VESA Reveals How To Get 80Gbps From 40Gbps
We know a fair bit about the upcoming, and sensibly named, USB 4 specification as well as the new DisplayPort 2 interface but the idea that USB 4 will support DP2 connections is news. The DP2 specification will allow the use of 8K displays running at a 60Hz refresh rate with full 4:4:4 colour thanks to it having 77.37 Gbps available for the signal to make use of. You would also be able to feed a 16K display if you had the desire and equipment.
USB 4 will finally offer the same 40Gbps bi-directional bandwidth that true Thunderbolt 3 provides, keeping the well designed USB-C plug as well. This leads us to the lede, the question of how is USB 4 going to be able to provide twice it’s stated bandwidth and the answer is relatively simple. Since monitors and TVs only tend to receive signals and do not send anything back to the video source, so by remapping the pins which would generally communicate back to your device to also send, you double your bandwidth to 80Gbps.
There is more good news about DisplayPort Alt Mode 2.0 as well. Thanks to this implementation, your display will not need a USB controller to receive the signal which lowers the design complexity as well as the price. It is worth mentioning that if you require a USB-C to DisplayPort adapter in order to plug into your display, it will now need to be an active adapter unlike the current interface which can work with a passive one.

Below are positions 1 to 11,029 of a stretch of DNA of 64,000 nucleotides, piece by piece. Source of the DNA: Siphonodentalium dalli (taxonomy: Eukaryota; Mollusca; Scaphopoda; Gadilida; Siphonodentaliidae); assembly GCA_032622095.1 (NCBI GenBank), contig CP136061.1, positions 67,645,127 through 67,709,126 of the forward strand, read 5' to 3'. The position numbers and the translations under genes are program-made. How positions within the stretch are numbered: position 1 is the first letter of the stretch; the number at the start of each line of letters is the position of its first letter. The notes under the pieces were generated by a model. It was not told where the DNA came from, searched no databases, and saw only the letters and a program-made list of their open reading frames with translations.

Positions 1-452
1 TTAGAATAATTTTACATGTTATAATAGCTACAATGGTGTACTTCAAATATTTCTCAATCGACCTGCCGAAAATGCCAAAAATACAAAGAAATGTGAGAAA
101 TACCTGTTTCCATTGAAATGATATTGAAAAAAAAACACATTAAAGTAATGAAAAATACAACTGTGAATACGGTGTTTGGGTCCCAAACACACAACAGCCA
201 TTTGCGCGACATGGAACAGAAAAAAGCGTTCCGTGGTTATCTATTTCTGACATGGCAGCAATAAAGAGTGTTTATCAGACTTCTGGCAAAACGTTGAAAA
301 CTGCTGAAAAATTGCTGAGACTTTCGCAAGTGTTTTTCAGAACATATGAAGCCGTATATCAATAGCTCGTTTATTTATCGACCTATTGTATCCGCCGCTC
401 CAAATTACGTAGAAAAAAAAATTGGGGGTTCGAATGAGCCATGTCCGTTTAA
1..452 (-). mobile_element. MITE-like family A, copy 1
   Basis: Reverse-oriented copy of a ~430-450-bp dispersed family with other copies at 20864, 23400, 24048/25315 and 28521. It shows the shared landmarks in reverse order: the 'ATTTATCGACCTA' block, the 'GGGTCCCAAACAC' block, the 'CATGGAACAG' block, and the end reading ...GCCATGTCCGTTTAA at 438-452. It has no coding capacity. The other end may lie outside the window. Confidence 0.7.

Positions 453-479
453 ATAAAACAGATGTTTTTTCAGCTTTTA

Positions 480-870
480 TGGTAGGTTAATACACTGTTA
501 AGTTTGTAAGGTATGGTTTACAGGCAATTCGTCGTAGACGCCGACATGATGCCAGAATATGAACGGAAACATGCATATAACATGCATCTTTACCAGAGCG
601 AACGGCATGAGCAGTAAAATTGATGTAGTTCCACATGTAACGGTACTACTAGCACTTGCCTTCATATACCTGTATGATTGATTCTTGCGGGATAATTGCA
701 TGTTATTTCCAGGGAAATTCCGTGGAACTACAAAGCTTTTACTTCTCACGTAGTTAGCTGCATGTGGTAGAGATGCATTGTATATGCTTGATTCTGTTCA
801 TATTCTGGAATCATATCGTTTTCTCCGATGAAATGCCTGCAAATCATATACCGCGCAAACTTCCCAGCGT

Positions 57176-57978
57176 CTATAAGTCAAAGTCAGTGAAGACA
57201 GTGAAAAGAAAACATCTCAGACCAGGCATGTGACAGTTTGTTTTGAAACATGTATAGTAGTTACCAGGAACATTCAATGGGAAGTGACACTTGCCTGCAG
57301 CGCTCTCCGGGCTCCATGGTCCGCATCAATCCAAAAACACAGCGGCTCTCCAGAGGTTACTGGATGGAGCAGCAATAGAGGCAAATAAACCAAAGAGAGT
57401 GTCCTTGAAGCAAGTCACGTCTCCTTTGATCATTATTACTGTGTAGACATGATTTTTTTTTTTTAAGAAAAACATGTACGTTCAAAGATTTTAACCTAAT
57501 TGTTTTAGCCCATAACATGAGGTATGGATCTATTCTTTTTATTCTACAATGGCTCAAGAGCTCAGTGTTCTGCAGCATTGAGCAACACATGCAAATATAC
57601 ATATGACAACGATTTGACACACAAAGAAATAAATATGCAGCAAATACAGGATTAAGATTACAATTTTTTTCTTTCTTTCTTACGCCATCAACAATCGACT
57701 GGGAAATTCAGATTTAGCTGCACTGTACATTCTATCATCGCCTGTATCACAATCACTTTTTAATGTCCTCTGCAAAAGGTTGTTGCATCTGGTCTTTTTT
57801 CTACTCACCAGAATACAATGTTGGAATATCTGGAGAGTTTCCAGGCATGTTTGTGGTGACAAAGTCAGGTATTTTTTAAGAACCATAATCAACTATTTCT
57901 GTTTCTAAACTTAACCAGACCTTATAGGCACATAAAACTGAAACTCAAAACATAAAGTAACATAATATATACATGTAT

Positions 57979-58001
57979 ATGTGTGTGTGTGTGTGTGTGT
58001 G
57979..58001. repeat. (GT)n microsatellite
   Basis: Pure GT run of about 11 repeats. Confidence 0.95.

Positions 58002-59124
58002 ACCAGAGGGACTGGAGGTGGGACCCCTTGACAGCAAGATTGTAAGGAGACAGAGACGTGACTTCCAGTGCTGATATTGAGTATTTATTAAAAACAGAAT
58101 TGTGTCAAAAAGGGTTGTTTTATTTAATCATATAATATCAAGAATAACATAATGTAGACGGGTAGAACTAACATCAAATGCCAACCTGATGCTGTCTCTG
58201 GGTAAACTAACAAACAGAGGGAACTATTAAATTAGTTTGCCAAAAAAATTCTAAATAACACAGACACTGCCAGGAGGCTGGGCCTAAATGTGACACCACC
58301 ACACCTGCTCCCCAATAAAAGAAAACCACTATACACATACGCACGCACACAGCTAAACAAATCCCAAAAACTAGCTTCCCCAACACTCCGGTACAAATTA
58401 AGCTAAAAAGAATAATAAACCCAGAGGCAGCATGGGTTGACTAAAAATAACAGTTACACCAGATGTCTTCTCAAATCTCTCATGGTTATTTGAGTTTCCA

Slashdot collected a few links to different sources on this nifty trick if you would like to do some digging on your own.
Alt Mode 2.0 will support regular USB 4 cables. At the same time, monitors won't need to have USB 4 controllers, which should simplify display designs. Since it also supports the Thunderbolt 3 standard, USB 4 will become a universal connection standard for both smartphones and PCs, supporting things like "docking, gaming, AR/VR HMDs, and professional HDR displays," VESA said.